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  • Drone Boy
  • 21-08-21

Starring Goulson As Noah The Entomologist

Silent Earth, like The Insect Crisis, another title on Audible on the exact same theme, makes for an informative, depressing, and somewhat inspiring/somewhat dictatorial account of the decline of insect biota in a post-industrial world. Goulson's style of writing and reading is back yard and sometimes back alley. The first half of the book presents a chapter-by-chapter investigation into the causes behind the current global decline in invertebrate life. Its good fodder for the aspiring bugspert and the author is authoritative when it comes to knowledge about the current entomological crisis. The author does a marvelous job in connecting the current predicament insects are facing to our own predicament. The evidence presented is substantial, but one cannot help but see the author lobbying for more research funding by weaponizing the narrative doom and gloom, and why do all these professors feel compelled to spend half of the time in their books talking about all the lovely female students they have supervised? Why cannot we get some books about this stuff by them, and not just the same crusty only white man scientist trying to write a Carson best seller and talking about urinals instead?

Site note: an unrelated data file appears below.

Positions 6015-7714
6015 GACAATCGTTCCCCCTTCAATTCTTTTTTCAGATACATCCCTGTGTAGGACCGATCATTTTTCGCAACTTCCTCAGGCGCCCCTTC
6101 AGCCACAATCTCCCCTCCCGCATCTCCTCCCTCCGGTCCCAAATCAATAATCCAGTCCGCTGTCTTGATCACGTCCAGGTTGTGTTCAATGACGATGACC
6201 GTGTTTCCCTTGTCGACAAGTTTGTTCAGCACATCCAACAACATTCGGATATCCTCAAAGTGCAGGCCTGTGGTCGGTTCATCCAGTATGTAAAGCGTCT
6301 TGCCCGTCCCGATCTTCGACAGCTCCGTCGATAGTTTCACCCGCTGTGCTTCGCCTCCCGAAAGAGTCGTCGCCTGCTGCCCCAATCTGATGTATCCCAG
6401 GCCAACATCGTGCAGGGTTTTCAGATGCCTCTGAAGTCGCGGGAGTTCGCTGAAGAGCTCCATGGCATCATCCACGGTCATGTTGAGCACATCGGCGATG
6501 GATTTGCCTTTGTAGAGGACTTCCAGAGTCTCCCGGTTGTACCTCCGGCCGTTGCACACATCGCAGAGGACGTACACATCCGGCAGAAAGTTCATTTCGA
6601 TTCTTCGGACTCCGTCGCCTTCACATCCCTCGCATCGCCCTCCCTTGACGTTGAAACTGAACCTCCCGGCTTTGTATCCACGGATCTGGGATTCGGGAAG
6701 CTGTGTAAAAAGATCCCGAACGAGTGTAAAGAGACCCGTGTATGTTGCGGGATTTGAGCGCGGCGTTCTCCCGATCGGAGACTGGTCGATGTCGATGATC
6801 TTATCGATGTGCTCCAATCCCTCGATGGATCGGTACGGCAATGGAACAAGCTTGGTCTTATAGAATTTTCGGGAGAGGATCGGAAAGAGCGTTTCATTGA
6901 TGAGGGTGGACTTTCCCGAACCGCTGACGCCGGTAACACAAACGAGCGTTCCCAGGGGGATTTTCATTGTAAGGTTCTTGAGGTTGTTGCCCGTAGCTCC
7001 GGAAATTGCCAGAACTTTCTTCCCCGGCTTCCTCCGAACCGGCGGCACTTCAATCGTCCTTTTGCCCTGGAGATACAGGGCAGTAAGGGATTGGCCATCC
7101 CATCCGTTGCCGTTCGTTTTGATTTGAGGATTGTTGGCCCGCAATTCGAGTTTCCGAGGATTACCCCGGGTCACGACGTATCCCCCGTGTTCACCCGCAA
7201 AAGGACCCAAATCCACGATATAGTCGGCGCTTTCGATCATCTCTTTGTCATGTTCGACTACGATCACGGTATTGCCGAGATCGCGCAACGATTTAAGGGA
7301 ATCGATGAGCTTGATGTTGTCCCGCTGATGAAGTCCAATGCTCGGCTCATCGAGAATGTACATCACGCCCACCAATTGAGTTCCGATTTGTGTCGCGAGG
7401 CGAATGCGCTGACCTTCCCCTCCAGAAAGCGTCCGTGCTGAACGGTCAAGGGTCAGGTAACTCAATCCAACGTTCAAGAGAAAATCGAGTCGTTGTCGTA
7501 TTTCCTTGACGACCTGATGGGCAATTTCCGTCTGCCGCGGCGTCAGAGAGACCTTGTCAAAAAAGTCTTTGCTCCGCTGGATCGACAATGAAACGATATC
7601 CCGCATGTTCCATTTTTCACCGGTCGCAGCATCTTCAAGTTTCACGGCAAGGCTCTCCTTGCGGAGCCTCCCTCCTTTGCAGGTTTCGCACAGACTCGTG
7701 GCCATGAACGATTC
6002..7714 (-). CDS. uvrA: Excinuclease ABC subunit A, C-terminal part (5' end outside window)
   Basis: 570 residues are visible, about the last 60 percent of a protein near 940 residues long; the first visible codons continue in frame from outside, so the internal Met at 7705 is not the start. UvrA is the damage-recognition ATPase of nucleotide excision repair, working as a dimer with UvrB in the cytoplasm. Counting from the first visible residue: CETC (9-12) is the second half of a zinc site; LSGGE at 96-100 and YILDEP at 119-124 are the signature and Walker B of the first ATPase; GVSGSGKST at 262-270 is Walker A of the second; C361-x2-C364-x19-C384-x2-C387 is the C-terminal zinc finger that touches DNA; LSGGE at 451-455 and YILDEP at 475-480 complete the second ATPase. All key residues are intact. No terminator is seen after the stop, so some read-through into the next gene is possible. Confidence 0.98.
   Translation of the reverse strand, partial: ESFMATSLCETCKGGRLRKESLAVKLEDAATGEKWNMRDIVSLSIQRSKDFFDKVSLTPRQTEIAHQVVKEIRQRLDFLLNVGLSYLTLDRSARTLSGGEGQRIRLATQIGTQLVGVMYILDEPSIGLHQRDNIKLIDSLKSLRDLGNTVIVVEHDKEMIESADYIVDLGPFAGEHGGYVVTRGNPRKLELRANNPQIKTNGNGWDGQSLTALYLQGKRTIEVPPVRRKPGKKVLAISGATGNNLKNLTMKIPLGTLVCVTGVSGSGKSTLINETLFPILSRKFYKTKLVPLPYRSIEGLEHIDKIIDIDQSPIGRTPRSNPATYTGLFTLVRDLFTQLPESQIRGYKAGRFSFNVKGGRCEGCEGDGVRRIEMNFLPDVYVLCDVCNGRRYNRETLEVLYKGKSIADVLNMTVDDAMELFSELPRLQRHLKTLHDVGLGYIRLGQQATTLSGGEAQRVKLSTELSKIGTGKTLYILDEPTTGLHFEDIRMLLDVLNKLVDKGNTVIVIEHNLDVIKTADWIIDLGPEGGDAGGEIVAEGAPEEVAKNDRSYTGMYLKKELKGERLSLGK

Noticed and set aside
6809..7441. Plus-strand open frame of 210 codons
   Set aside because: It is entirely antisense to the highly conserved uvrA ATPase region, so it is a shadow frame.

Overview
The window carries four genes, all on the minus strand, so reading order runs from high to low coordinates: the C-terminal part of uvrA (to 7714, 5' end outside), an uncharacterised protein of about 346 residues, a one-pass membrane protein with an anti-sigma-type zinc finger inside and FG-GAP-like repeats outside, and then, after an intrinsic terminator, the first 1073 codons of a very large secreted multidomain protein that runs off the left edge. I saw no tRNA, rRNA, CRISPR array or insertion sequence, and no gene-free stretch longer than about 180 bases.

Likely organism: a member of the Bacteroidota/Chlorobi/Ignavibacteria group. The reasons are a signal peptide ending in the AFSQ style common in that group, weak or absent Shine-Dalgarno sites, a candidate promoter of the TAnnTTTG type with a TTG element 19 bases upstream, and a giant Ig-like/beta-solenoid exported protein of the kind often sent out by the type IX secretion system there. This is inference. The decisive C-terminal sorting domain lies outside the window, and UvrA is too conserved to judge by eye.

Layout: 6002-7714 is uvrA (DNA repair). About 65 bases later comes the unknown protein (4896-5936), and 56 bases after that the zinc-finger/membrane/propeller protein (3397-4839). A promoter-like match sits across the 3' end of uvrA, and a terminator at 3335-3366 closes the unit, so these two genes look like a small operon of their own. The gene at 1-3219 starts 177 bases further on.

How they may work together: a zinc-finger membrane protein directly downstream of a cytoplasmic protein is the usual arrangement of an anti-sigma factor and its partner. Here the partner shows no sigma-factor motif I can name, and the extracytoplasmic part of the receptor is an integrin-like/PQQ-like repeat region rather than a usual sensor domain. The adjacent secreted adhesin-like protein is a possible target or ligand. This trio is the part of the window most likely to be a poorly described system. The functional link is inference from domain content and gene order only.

The second half of the book is not so flash. Sorry, but it tends to morph into a little bit of a cynical rich old white man (listen to me I went to Oxford) master-plan to save the world by living on a two-acre block in Sussex, growing organic vegetables, and transforming Britain's swarming undesirables into an army of natural historians and permaculture experts who have been saved from being fat and stupid in their commission flats by eating organic fruit and vegetables and building bee hotels. It is more myopic than idiotic. And there is also a foray into fiction in which Goulson presents himself as a type of Noah figure and fantasizes about shooting poor people as the creep onto his property to try and steal his organic vegetables. Oh, when will their insolence stop!

Criticism aside, if you have to choose between Silent Earth and The Insect Crisis, Silent Earth is a better listen,

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  • Kent
  • 14-08-21

A mandatory listen

This is for me the most important book of the year. A mandatory listen for everyone. If the insects thrive, the world thrive. This book shows you how to make the world thrive.